# World population

(Redirected from Human_population)

In demographics, the world population is the total number of humans currently living, and was estimated to have reached 7,800,000,000 people as of March 2020.[1][2] It took over 2 million years of human prehistory and history for the world's population to reach 1 billion[3] and only 200 years more to grow to 7 billion.[4]

High, medium and low projections of the future human world population

The world population has experienced continuous growth following the Great Famine of 1315–1317 and the end of the Black Death in 1350, when it was near 370 million.[5] The highest global population growth rates, with increases of over 1.8% per year, occurred between 1955 and 1975 – peaking at 2.1% between 1965 and 1970.[6] The growth rate declined to 1.2% between 2010 and 2015 and is projected to decline further in the course of the 21st century.[6] The global population is still increasing, but there is significant uncertainty about its long-term trajectory due to changing rates of fertility and mortality.[7] The UN Department of Economics and Social Affairs projects between 9–10 billion people by 2050, and gives an 80% confidence interval of 10–12 billion by the end of the 21st century.[8] Other demographers predict that world population will begin to decline in the second half of the 21st century.[9] A popular estimate for the sustainable population of earth is 8 billion people as of 2012. With the world population at 7.8 billion people as of March 2020 and typical projections of population growth, Earth will be in a state of human overpopulation by 2050 or sooner.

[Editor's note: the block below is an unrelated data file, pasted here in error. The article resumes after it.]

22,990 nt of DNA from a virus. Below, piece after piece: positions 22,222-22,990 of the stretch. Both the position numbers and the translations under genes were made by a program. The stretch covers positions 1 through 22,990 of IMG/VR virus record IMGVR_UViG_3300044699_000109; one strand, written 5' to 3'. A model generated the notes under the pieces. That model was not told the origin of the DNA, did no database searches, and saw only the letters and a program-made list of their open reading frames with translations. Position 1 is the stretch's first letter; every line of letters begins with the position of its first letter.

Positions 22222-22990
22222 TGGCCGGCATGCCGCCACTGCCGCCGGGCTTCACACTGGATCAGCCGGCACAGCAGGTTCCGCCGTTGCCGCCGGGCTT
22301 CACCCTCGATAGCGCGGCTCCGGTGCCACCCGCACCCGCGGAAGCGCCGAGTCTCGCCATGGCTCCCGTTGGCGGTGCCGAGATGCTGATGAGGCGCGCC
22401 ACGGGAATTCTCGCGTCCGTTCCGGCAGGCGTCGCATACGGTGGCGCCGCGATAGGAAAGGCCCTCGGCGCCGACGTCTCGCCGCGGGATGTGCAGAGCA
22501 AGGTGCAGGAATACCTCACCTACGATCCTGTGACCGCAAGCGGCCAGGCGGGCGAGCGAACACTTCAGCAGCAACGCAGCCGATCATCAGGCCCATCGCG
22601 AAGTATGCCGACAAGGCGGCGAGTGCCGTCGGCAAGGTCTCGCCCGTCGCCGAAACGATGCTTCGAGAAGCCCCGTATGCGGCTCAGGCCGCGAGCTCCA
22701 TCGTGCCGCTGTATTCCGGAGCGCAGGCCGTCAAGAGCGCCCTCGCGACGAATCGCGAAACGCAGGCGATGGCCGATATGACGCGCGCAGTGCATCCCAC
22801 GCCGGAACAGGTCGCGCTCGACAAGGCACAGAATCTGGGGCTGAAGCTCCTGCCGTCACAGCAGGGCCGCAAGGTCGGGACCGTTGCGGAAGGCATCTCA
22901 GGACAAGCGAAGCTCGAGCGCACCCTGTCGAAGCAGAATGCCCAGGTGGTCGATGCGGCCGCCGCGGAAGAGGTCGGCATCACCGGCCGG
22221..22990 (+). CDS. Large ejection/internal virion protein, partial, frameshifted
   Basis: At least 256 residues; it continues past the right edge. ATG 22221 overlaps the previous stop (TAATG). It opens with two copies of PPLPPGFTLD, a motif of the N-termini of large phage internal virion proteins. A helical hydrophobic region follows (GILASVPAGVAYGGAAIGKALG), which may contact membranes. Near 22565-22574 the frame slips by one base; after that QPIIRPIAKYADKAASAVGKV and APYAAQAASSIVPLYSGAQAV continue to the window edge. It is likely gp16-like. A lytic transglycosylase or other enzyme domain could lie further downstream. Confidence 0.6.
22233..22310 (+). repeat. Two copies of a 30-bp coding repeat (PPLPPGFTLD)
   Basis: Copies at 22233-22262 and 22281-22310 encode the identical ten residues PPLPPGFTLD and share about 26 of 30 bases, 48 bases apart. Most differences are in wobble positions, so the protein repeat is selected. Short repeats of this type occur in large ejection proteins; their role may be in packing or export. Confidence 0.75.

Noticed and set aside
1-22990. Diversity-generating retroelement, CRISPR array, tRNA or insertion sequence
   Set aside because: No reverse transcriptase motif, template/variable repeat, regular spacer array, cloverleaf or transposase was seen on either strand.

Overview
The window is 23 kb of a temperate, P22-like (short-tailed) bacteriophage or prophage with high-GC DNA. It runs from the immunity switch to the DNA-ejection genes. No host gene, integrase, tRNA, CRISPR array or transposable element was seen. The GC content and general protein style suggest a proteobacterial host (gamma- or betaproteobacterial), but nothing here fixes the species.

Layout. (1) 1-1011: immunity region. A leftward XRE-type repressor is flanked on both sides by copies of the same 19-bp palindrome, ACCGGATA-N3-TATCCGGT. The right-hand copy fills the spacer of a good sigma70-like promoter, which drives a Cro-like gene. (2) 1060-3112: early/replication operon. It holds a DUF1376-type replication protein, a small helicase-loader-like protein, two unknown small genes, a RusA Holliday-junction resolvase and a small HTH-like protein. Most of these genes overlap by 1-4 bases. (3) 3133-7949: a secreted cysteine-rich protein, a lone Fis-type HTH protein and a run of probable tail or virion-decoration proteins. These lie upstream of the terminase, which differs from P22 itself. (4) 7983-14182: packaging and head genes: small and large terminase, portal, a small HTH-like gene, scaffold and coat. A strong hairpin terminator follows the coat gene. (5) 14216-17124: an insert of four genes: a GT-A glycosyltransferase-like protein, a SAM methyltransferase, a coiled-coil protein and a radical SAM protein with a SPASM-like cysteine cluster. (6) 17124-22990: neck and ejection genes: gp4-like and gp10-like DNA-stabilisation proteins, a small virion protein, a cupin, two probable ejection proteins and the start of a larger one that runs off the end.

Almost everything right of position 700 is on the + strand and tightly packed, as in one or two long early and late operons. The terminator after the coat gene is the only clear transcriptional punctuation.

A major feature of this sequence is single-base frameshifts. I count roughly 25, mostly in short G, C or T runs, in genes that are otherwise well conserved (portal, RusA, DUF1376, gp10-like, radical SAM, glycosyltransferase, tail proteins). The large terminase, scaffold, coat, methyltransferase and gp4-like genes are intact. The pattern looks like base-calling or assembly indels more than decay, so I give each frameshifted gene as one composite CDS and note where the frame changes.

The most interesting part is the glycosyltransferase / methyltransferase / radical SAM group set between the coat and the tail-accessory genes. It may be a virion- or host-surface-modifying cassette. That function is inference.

Birth rates were highest in the late 1980s at about 139 million,[10] and as of 2011 were expected to remain essentially constant at a level of 135 million,[11] while the mortality rate numbered 56 million per year and were expected to increase to 80 million per year by 2040.[12] The median age of the world's population was estimated to be 30.4 years in 2018.[13]

## Population by region

World population (millions, UN estimates)[14]
# Top ten most populous countries 2000 2015 2030[A]
1 China[B] 1,270 1,376 1,416
2 India 1,053 1,311 1,528
3 United States 283 322 356
4 Indonesia 212 258 295
5 Pakistan 136 208 245
6 Brazil 176 206 228
7 Nigeria 123 182 263
8 Bangladesh 131 161 186
9 Russia 146 146 149
10 Mexico 103 127 148
World total 6,127 7,349 8,501
Notes:
1. ^ 2030 = Medium variant.
2. ^ China excludes Hong Kong and Macau.